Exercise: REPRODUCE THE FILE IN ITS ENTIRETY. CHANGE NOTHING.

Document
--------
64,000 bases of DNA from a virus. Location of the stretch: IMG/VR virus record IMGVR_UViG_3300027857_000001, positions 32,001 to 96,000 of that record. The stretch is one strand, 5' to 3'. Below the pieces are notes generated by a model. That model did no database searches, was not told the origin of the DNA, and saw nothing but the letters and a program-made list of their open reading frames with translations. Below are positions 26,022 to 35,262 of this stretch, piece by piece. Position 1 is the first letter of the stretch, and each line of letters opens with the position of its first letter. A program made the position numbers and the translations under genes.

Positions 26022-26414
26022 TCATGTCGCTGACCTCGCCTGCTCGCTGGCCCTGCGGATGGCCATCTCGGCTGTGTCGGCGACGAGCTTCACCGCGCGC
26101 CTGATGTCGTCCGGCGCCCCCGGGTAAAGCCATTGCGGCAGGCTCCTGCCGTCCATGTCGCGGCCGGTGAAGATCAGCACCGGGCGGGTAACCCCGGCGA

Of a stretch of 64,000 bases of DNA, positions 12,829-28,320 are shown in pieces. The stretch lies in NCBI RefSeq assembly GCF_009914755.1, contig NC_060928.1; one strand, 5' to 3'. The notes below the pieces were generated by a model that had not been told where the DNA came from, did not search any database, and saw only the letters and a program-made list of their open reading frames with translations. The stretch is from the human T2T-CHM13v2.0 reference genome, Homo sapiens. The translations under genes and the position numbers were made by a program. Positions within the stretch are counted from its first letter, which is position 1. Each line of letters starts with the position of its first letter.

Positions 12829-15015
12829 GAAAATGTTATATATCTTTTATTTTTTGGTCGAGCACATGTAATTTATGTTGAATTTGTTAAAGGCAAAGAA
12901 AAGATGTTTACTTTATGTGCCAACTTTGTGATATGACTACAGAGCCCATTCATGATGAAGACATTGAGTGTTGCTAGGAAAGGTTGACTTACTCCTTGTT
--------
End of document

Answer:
64,000 bases of DNA from a virus. Location of the stretch: IMG/VR virus record IMGVR_UViG_3300027857_000001, positions 32,001 to 96,000 of that record. The stretch is one strand, 5' to 3'. Below the pieces are notes generated by a model. That model did no database searches, was not told the origin of the DNA, and saw nothing but the letters and a program-made list of their open reading frames with translations. Below are positions 26,022 to 35,262 of this stretch, piece by piece. Position 1 is the first letter of the stretch, and each line of letters opens with the position of its first letter. A program made the position numbers and the translations under genes.

Positions 26022-26414
26022 TCATGTCGCTGACCTCGCCTGCTCGCTGGCCCTGCGGATGGCCATCTCGGCTGTGTCGGCGACGAGCTTCACCGCGCGC
26101 CTGATGTCGTCCGGCGCCCCCGGGTAAAGCCATTGCGGCAGGCTCCTGCCGTCCATGTCGCGGCCGGTGAAGATCAGCACCGGGCGGGTAACCCCGGCGA

Of a stretch of 64,000 bases of DNA, positions 12,829-28,320 are shown in pieces. The stretch lies in NCBI RefSeq assembly GCF_009914755.1, contig NC_060928.1; one strand, 5' to 3'. The notes below the pieces were generated by a model that had not been told where the DNA came from, did not search any database, and saw only the letters and a program-made list of their open reading frames with translations. The stretch is from the human T2T-CHM13v2.0 reference genome, Homo sapiens. The translations under genes and the position numbers were made by a program. Positions within the stretch are counted from its first letter, which is position 1. Each line of letters starts with the position of its first letter.

Positions 12829-15015
12829 GAAAATGTTATATATCTTTTATTTTTTGGTCGAGCACATGTAATTTATGTTGAATTTGTTAAAGGCAAAGAA
12901 AAGATGTTTACTTTATGTGCCAACTTTGTGATATGACTACAGAGCCCATTCATGATGAAGACATTGAGTGTTGCTAGGAAAGGTTGACTTACTCCTTGTT